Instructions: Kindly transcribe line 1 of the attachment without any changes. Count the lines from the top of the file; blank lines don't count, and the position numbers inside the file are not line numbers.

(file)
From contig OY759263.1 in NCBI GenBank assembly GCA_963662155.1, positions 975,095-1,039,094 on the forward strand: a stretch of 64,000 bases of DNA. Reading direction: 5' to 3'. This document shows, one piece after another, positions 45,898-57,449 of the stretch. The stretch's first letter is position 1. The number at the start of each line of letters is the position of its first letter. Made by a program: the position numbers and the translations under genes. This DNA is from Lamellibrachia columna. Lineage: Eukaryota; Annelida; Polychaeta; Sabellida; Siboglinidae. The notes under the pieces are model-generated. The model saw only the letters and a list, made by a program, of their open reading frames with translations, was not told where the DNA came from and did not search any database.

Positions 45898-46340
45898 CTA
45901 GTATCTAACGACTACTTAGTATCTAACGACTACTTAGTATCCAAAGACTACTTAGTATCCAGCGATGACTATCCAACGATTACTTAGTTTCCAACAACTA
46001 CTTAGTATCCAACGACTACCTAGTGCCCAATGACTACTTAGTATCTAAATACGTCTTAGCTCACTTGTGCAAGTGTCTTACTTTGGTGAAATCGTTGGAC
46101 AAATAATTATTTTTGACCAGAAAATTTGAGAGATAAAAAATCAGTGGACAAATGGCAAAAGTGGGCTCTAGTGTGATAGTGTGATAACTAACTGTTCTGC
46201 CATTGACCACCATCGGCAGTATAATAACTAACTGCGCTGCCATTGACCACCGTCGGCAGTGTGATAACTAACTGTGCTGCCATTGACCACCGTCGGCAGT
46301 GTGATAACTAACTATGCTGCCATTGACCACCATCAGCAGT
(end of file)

From contig OY759263.1 in NCBI GenBank assembly GCA_963662155.1, positions 975,095-1,039,094 on the forward strand: a stretch of 64,000 bases of DNA. Reading direction: 5' to 3'. This document shows, one piece after another, positions 45,898-57,449 of the stretch. The stretch's first letter is position 1. The number at the start of each line of letters is the position of its first letter. Made by a program: the position numbers and the translations under genes. This DNA is from Lamellibrachia columna. Lineage: Eukaryota; Annelida; Polychaeta; Sabellida; Siboglinidae. The notes under the pieces are model-generated. The model saw only the letters and a list, made by a program, of their open reading frames with translations, was not told where the DNA came from and did not search any database.